Really by Jackie Sibblies Drury had its world premiere at Abrons Arts Center on March 18. Drury’s work, which has won her many major playwriting awards and prestigious residencies, has been produced at top-line theaters in New York, across the U.S., and in London. The celebrated downtown auteur Richard Maxwell directs this visually adept production, presented by his New York City Players.
Really is about mourning Calvin (Tavish Miller), a photographer, who was the son of “Mother” (Elaine Davis) and the mate of “Girlfriend” (Kaneza Schaal). Drury adroitly blends “present day” scenes between Girlfriend and Mother with flashbacks to Calvin and Girlfriend’s first meeting and subsequent relationship. The actors usually remain in the playing area even if not technically in the scene, occupying themselves with some stage business or watching from the sidelines. The texture of Drury’s play unfolds with great promise. Sometimes the physical action alone can be fascinating, as when Girlfriend loads a conventional 35 mm film camera in the opening scene.
The tidy three-person action is housed, along with the small, 30-member audience, in a plywood box, installed inside the Abrons’ Experimental Theater. Michael Schmelling, a photographer and graphic designer, created the set, evoking a photographer’s studio. He also designed the lighting, which, though minimal, is in many ways the most compelling and original part of the production. Almost all of the show is lit by a pack of concealed overhead florescent lights and/or an adjustable light on a movable stand, such as a photographer would use in the studio. Some sections take place in near darkness. Near the end, the whole structure reveals itself to be a camera obscura, an ancient light projection technique, whose principles contributed to the creation of the modern camera. The dreamily soft-focus camera obscura projections are upside down, the natural result of its optics, but also a further suspension of the world as normally perceived.
Kaneza Schaal is impossibly gorgeous, no matter what the lighting, and it is easy to see why Calvin fell in love with Girlfriend. Telling her repeatedly that she is beautiful, he photographs her, though in a slightly distasteful, pushy way. Perhaps deliberately, given Maxwell’s cool direction, there is no sense that these two might ever have had sex. Not an ember glows. Their dialogue offers no clues about what went wrong (or right) in their relationship.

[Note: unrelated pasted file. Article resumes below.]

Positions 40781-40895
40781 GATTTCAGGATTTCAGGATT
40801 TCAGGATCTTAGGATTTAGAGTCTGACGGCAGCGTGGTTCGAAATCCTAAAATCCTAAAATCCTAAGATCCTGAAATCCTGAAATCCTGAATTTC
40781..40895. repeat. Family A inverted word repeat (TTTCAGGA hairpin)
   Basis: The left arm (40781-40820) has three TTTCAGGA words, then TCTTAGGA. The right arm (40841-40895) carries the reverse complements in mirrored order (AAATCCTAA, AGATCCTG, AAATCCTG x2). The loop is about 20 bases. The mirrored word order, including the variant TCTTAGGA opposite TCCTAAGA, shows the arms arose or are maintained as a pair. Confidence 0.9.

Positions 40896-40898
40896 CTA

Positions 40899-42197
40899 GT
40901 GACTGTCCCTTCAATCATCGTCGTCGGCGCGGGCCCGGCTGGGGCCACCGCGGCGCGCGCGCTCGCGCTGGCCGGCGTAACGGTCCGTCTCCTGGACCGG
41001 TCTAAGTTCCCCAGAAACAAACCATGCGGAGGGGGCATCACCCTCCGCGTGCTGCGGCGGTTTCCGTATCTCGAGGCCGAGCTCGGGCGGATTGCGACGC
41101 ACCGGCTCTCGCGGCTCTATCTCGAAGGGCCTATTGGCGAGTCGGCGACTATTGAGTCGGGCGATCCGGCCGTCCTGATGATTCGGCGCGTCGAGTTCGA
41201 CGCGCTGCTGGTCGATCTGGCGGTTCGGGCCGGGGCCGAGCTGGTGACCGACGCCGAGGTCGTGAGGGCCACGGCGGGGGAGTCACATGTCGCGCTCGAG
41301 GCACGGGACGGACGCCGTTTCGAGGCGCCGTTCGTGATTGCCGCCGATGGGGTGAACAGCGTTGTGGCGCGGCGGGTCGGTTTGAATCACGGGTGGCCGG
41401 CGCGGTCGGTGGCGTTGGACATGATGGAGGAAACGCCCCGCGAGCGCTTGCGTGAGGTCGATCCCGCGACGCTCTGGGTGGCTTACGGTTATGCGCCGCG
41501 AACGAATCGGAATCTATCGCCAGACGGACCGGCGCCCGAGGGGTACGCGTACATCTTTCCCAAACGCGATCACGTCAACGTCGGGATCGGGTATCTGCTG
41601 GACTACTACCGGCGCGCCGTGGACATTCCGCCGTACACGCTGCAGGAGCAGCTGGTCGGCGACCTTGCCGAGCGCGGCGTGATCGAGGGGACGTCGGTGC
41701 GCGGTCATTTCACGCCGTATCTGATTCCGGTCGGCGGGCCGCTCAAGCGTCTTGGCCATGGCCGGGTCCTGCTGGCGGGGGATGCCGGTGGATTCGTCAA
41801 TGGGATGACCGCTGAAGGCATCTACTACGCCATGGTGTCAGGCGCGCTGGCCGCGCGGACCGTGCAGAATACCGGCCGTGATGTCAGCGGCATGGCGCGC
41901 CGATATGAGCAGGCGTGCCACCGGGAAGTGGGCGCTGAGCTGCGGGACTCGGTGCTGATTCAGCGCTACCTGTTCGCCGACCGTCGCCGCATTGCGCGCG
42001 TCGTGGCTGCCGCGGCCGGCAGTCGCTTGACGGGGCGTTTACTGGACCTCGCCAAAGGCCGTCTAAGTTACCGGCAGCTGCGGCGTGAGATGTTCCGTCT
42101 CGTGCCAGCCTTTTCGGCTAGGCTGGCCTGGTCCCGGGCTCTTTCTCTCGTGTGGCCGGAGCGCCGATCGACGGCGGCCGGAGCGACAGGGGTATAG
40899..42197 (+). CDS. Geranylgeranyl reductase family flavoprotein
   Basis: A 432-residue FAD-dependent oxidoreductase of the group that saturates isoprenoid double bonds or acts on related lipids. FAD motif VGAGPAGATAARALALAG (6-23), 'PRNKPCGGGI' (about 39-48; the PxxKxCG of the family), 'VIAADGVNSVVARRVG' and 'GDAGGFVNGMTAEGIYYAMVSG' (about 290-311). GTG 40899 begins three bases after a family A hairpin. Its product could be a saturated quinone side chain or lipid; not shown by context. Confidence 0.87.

One possible source of friction could have been the racial difference in their relationship, highlighted in the play’s promotional materials and character notes. Calvin is pasty white compared to Ms. Schaal’s enviably smooth, glowing brown skin. But neither Girlfriend nor Calvin’s very white, pearls-blouse-and-jacket-wearing Mother, who looks as if she just got off the train from Darien, makes an issue of race, or anything else identifiable. Drury’s best known play, We Are Proud to Present a Presentation About the Herero of Namibia, Formerly Known as South West Africa, From the German Sudwestafrika, Between the Years 1884-1915, targets racism, though here the issue doesn’t result in perceptible conflict. Calvin’s name could refer to the P in upper crust W.A.S.P., and the character notes in the script label Calvin and Mother as such, but nothing that happens on stage suggests tension over class or religion
Girlfriend is generally coolly polite and, in a couple of brief jabs, blunt with Mother. The two women might be conflicted about whatever happened to Calvin, which is never illuminated, though suicide is implied. No reference to an unfortunate accident or illness otherwise explains his disappearance from their lives.
The actors deliver the lines in Maxwell’s characteristic deadpan. Emphatic, unnatural pauses between lines preclude emotional response. Rarely does the tone stray beyond the conversational. While Drury need not have Mother confess in a third-act screaming match that she locked Calvin in a Skinner box for several years, causing his later suicide, the visual interest of the production by itself doesn’t adequately compensate for the void of both emotion and information.
Girlfriend often speaks with a rising inflection, such that her statements are uttered as questions, as in a monologue about her recent distress upon discovering the possible social inutility and solipsism of artistic practice in the face of real world concerns. Summarizing human history, Girlfriend announces her new, childlike insight: “life for most of the people in the world, for most of the people that have ever lived, the lives that they lived were horrible. ”
The story premise of suicide by a despondent artist, a Romantic cliché if ever there was one, might serve as a platform for the iconic. Maxwell has said he strives to portray mythic figures in his own writing. That the two women don’t have names defines them as types, not characters. Calvin, though he has a name, is the standard-issue doomed artistic personality, but why, and specifically how in connection with these women, Drury does not give her characters leave to say.
Really continues at the Abrons Arts Center (466 Grand Street, Lower East Side, Manhattan) through April 2.